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Trainer Jeremiah Englehart will be saddling his first Grade 1 starter on Saturday at Saratoga when he sends out Tamarind Hall in the Ballerina. The filly, a former claimer, has already given him his first graded stakes victory in the Grade 3 Bed o’ Roses Handicap at Belmont Park in July and the young trainer, son of longtime Finger Lakes conditioner Chris Englehart, is excited at the prospect of testing her against top female sprinters.

“They told me that this is the same stall that the Test winner [Turbulent Descent] was in,” Englehart said Friday as he watched his star filly root around in the straw in her berth at trainer John Kimmel’s barn. “I even looked at [stats] on the two post and that’s the post you want in a seven-eighths race. I’m looking for any kind of karma I can get!”

If his father’s record on the NYRA circuit this year is any indication, karma could be on Englehart’s side. Chris Englehart, who recently passed the 3,000 win milestone, strung together seven consecutive victories at Aqueduct this past winter and has a record of 3-2-3 from 16 starters at the Saratoga meet through Wednesday.

“He’s got a great assistant down here and a great group of clients that are looking for the right type of horses for here,” Englehart said of his father. “Once he got settled in here, he’s always good at finding a level and staying. He’s been really happy the way things have turned out for [Tamarind Hall], and he’ll be up here on Saturday with my mom. It’ll be fun. It’s a great card. The Travers is anyone’s race – Stay Thirsty, Coil, all the horses who are running well right now are in it, then you’ve got Uncle Mo in the King’s Bishop.”

While Englehart originally hadn’t wished to ship Tamarind Hall to Saratoga early, he wanted to school the 4-year-old daughter of Graeme Hall in the paddock and he has been pleased with her adjustment to life at the Spa since arriving on Monday evening.

“The first day she went to the track, [her behavior] was uncharacteristic,” Englehart said. “She wasn’t pumped up, but she had her head bowed, it was almost like she was letting everyone know that she was here. Yesterday she schooled in the paddock; she was really good. I purposely brought her over for the second race and that way she got to see a little bit of the crowd and everything like that. In the race at Penn National she flipped in the paddock up against the stall, and ever since then I’ve [saddled] her on the walk and I’ve schooled her before every one of the races. For the Bed o’ Roses I schooled her at Finger Lakes, but here I know it’s going to be brand new to her. I figured let her see it once, and actually she didn’t turn a hair.”

Win or lose, Englehart is just hoping his filly will run her race on Saturday.

“My main thing is, I want to see her run well,” Englehart said. “That could be fourth [getting beaten] two or three lengths in this. I’d be real happy with just a nice, positive effort. I do think that she’s training as well as she was going into the Bed o’ Roses, so in the back of my mind, I’m kind of thinking that she’s going to run her type of race, which is really all you can ask for.”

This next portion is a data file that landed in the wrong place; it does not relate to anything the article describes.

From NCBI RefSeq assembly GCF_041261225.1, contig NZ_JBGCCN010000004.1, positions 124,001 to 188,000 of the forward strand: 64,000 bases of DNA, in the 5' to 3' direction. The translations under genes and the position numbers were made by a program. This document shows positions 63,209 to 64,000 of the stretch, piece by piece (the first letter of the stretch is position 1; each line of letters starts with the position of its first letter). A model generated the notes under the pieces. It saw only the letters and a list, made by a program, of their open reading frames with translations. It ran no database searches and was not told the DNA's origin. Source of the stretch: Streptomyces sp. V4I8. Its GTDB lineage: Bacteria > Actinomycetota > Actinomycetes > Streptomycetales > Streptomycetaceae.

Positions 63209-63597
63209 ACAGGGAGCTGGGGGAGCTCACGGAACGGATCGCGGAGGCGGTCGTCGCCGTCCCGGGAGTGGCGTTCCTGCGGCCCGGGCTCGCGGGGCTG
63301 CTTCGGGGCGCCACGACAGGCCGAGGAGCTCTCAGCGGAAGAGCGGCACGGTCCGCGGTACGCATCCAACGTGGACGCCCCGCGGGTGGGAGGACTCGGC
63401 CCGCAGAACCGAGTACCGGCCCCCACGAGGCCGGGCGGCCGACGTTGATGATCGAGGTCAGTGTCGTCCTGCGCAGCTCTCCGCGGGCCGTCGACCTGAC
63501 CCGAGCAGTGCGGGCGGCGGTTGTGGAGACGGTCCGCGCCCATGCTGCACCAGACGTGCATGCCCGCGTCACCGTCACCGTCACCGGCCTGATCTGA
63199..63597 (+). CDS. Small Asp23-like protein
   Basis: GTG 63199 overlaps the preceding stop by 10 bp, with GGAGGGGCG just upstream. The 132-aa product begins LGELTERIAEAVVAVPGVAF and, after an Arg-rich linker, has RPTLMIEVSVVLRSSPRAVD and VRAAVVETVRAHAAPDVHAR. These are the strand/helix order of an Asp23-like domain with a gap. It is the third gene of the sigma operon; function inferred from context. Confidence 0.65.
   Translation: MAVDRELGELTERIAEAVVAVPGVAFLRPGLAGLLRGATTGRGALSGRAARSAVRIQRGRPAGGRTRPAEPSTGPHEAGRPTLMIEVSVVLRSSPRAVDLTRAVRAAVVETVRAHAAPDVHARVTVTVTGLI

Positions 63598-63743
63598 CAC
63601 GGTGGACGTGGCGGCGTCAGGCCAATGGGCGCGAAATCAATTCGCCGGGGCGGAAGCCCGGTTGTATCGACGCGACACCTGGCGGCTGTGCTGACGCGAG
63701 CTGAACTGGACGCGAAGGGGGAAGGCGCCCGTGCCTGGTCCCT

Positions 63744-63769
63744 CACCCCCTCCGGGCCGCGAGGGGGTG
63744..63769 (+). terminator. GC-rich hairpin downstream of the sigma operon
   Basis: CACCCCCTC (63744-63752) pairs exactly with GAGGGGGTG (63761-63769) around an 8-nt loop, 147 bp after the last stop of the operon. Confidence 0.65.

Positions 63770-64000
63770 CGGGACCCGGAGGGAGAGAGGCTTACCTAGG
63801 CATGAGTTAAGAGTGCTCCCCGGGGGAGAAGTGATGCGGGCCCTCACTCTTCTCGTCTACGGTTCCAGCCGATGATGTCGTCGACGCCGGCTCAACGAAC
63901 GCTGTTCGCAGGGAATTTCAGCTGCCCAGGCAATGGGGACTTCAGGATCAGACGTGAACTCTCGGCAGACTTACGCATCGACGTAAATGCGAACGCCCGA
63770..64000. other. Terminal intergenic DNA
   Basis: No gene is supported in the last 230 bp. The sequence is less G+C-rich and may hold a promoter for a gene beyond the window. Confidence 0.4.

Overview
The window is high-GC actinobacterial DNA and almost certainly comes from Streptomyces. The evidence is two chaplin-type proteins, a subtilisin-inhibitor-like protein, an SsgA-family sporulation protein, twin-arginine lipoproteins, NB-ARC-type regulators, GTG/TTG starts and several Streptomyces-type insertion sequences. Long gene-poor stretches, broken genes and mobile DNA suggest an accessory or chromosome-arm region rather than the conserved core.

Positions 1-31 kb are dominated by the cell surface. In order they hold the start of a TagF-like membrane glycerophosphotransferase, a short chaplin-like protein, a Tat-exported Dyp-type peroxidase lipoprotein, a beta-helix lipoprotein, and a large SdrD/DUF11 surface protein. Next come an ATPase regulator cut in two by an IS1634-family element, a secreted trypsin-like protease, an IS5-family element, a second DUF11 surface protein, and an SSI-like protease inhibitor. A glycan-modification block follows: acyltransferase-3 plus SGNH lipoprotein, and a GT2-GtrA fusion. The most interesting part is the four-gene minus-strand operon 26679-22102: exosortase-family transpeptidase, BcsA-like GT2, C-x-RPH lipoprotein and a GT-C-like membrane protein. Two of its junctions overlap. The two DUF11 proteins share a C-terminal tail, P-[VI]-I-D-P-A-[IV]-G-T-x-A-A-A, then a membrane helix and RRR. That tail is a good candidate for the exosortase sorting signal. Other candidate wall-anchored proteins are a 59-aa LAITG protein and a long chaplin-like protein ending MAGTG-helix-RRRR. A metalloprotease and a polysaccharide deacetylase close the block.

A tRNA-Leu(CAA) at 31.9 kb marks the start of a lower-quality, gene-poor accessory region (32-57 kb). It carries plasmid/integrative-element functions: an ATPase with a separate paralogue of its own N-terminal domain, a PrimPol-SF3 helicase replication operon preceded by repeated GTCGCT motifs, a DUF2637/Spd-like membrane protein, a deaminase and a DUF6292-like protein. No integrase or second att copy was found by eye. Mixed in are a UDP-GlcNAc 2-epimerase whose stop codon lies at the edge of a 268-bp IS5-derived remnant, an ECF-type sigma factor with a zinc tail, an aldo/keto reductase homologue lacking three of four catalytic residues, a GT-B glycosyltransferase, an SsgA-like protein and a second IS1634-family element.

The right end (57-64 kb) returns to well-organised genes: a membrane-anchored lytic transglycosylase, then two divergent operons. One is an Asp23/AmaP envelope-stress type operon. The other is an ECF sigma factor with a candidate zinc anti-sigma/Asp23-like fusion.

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Since its inception in 1993, just three Amsterdam winners have gone on to take the Grade 1 Foxwoods King’s Bishop: Chimes Band (1994), Secret Firm (1998) and Discreetly Mine (2010). This year, trainer Donnie Von Hemel is hoping Caleb’s Posse becomes the next 3-year-old to be added to that list after Saturday’s race.

Sent off at 12-1, Caleb’s Posse made a five-wide rally at the top of the stretch to win the Grade 2 Amsterdam by four lengths on August 1. This year’s Foxwoods King’s Bishop, which will be run for the 27th time, is shaping up as an extraordinarily competitive race with the return of juvenile champion Uncle Mo and graded stakes winners Flashpoint, Dominus, and Justin Phillip.

“The Amsterdam was probably the best race of his life. I thought he could compete in that race, but I was surprised that he dominated the last part of the race,” Von Hemel said. “Can he repeat that? The competition is a little tougher this time around. We’re going to see what he can do. He had a nice gallop at dawn, then schooled in the paddock. Everything looks good.”


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Seeking to bring To Honor and Serve back to his best form, Hall of Fame trainer Bill Mott will send out the Live Oak Plantation representative on Friday in an optional-claiming race at 1 1/8 miles.

Winner of the Grade 2 Nashua and Remsen at Aqueduct last fall, To Honor and Serve placed third in both the Grade 2 Fountain of Youth and Grade 1 Florida Derby this past spring before being taken off the Triple Crown trail.

In his return to the races on August 1, the $575,000 son of Bernardini raced forwardly sprinting in the Grade 2 Amsterdam at Saratoga before backing off the pace and finishing sixth.

The race on Friday, eighth on the 10-race card, attracted graded stakes-placed runners Equestrio, Afleet Again and Gautier. It will be To Honor and Serve’s first run against older horses.

“Just hoping to find a spot where he can be competitive,” Mott said. “It’s here. We’re looking for a spot we can be competitive in and not have to travel out of our zip code. He’s a very good horse. There’s a lot left in him. We’re running against older horses, so it’s by no means an easy spot.”


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Travers contender and Haskell winner Coil will have over 3,200 new “owners” cheering him on this Saturday, as part of the Breeders’ Cup Classic Ownership Challenge. At the Haskell earlier this month, all fans in attendance of the Breeders’ Cup Classic qualifier could register to “own a champion.” If Coil goes on to win the Breeders’ Cup his ownership syndicate will share a $250,000 cash prize.

The Breeders’ Cup Classic Ownership Challenge is available to all fans in attendance of the six Classic qualifying races this Challenge series: Hollywood Gold Cup (First Dude), Haskell Invitational (Coil), Whitney Handicap (Tizway), TVG Pacific Classic, Goodwood Stakes and Jockey Club Gold Cup.

Tizway, who won at Saratoga in the Whitney to qualify for the Classic, has nearly 3,000 new owners as part of the Classic Ownership Challenge. For more information or to follow the contenders, please visit